Sunday, July 16, 2017


The Battle of Britain Memorial Flight at RAF Coningsby in Lincolnshire  is to provide a flypast by a Hurricane fighter between 4pm and 4.20pm today,  Sunday, July 16 - weather conditions permitting.
This is part of a  new North Lincolnshire Aviation Heritage Festival embracing our local aviation heritage from the early 20th century,  taking place  at Skydive Hibaldstow.
There were WW2 fighters  at the airfields in Hibaldstow and Kirton Lindsey, while local bomber stations included Elsham and Kirmington, where Humberside Airport is today.


Ken Harrison said...

Agree Nige....but can I add the caveat:
Elsham - Kirton Lindsey and Scampton...were initially fighter stations - they were formed in October, 1916 for Royal Flying Corps airfields to counter German Zeppelin flights in this part of North Lincs that was called, at the time, the 'Zeppelin Corridor'.
Apart from London, the Humber region was the main target for Zeppelins...and many more over-flew the area on their way (or intention) to bomb towns in the East Midland and North England..
(Both the German Imperial Navy and the their army used airships to attack was the first time that strategic bombing came to the Home Front...Scunthorpe was bombed on 31st Jan Zeppelin L13.
The German airships were, at that time, called ' Baby Killers' as everyone felt volunerable. But in reality, with the introduction of specialised ammunition and with the introduction of more sophisticated aeroplanes, the German Zeppelins were routed from September 1916, costing more German casualties and economic costs compared with those inflicted on the UK.
The airshipmen (in a different Zep) who bombed Scunthorpe, were brought down in flames and killed in October, 1916. L13 was one of the few original airships that was transferred to a transport role, being scrapped in 1918....

ps...Although the Hawker Hurricane proved to be an important fighter in the early stages of the war..i.e. the Battle of Britain...and later, as an excellent fighter/bomber in the war...i.e. attacking German tanks/artillary in North Africa is regarded as a transitional design between a biplane/ and a monoplane of the mid 1930's....some even describe its design as a biplane with only one wing..and unlike the Spitfire, it was constructed from wood.

Ken Harrison said...

Re above...Google and then compare the design of the Hawker Hurricane with the Hawker Fury..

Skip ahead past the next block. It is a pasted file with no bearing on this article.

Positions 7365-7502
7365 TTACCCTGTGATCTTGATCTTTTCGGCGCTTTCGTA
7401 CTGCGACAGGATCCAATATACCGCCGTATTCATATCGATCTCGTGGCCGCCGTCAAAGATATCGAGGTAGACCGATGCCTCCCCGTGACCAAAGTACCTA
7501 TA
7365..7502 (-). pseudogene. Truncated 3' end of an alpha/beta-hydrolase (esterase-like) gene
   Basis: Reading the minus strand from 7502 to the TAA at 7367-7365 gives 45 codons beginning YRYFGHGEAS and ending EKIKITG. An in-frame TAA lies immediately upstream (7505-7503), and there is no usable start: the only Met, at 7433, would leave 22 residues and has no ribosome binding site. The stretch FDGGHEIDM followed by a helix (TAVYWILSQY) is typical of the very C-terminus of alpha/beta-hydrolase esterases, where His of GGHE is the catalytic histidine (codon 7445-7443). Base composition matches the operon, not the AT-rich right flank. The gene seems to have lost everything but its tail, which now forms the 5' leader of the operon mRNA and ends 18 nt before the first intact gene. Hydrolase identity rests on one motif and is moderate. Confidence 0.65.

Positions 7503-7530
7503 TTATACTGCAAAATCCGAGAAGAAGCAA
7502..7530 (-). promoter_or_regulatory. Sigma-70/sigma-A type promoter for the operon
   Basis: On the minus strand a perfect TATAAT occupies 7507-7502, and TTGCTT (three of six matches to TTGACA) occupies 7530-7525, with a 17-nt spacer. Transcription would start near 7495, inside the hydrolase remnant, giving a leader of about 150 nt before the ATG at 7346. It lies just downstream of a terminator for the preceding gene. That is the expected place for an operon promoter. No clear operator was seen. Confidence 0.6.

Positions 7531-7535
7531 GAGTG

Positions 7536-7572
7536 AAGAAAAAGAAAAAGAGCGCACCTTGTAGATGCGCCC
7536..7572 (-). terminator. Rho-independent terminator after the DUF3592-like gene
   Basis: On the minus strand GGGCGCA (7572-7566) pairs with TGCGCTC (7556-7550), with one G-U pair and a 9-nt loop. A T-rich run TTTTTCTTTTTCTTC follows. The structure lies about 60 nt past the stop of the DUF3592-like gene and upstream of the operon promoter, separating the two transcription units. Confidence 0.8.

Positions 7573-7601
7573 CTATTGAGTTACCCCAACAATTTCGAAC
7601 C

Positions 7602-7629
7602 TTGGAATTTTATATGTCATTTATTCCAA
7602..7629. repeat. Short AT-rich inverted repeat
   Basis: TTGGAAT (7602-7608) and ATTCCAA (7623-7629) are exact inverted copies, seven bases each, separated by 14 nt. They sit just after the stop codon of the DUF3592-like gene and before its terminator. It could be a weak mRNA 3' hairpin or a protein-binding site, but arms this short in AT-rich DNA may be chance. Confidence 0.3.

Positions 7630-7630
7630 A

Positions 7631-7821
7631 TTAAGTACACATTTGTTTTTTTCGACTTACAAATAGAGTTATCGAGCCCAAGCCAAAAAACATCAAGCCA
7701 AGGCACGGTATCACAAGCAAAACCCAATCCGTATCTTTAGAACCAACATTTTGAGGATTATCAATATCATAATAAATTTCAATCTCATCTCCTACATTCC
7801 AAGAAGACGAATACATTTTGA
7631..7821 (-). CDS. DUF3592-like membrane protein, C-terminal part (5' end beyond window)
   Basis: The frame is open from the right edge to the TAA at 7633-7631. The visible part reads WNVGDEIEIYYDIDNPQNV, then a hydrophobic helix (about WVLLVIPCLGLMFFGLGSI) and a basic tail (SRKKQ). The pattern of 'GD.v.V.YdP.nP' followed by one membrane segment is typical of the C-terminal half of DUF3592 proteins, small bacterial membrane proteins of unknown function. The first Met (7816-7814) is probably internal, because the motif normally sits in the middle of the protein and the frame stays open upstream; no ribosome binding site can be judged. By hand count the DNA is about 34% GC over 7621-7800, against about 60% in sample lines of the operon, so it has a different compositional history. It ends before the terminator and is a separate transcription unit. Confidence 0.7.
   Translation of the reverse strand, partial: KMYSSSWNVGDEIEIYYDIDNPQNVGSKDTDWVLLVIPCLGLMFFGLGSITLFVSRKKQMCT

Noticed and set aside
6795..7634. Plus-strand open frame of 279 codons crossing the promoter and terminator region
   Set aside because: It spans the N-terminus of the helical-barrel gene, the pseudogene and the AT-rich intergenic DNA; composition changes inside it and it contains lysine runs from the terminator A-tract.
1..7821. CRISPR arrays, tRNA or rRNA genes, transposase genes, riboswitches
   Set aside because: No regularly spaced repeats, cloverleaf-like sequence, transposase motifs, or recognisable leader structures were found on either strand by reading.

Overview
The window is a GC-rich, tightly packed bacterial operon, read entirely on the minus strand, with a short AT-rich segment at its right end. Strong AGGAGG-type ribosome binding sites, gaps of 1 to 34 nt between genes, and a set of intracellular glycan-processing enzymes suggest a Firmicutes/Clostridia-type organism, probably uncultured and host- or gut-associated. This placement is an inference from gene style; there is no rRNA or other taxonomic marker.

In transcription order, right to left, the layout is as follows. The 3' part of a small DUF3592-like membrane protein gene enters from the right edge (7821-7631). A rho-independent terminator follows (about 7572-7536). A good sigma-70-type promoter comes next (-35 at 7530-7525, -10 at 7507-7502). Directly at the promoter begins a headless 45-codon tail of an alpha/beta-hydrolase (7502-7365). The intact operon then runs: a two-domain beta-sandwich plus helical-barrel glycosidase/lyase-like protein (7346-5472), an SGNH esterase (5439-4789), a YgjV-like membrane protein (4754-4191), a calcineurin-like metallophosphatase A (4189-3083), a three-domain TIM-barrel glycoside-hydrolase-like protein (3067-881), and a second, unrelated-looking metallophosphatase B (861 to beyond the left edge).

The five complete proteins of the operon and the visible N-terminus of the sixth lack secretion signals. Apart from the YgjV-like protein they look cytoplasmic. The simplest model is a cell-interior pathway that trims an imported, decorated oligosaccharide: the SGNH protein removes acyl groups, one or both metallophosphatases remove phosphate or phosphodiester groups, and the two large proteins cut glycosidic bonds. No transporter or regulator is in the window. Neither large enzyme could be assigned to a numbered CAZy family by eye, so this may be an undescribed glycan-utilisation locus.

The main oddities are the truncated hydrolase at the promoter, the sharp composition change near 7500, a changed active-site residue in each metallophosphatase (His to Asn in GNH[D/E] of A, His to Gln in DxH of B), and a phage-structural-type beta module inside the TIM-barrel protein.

Ps the term 'Dogfights' - i.e. aircraft attacking each other, was coined in WW1.
When the aircraft attacked each other, often taking evasive actions, such as rolls, diving and tight turns, their engines were often starved of fuel and would constantly cut out and splutter.....from the ground, the spluttering and banging from engine restarts sounded like dogs having a fight......hence the consequential term, 'dogfights'....

Ken Harrison said...

I'm off again, Nige...
We often think as the Hurricane and the Spitfire as the only decisive fighters of the Battle of Britain. Hurricanes account for 60 percent of the German aircraft brought down.
But in historical reality, there were several other types of RAF aircraf that were operational, especially, in the early weeks of the Battle - started ?5th July, 1940.
Such other aircraft included the Fairy Battle, the Bristol Blenheim - twin-engine medium bomber, and even a squadron of biplanes, Gloster (Sea) Gladiators of the Fleet Air Arm attacked the German aerial invasion. It was quickly realised that such aircraft were very volunerable and quickly withdrawn.
One decisive factor of the Battle of Britain was actually reenacted by an RAF Bomber Command squadron.
Hitler had boasted that Berlin would never be bombed....but when an air-raid was made on Berlin in the summer of Berlin, Hitler vented his anger and changed the target of the aerial attacks from RAF airfields to London......this gave the RAF valuable to to replace and reequip squadrons with Spitfires/Hurricanes, as well as replacement pilots....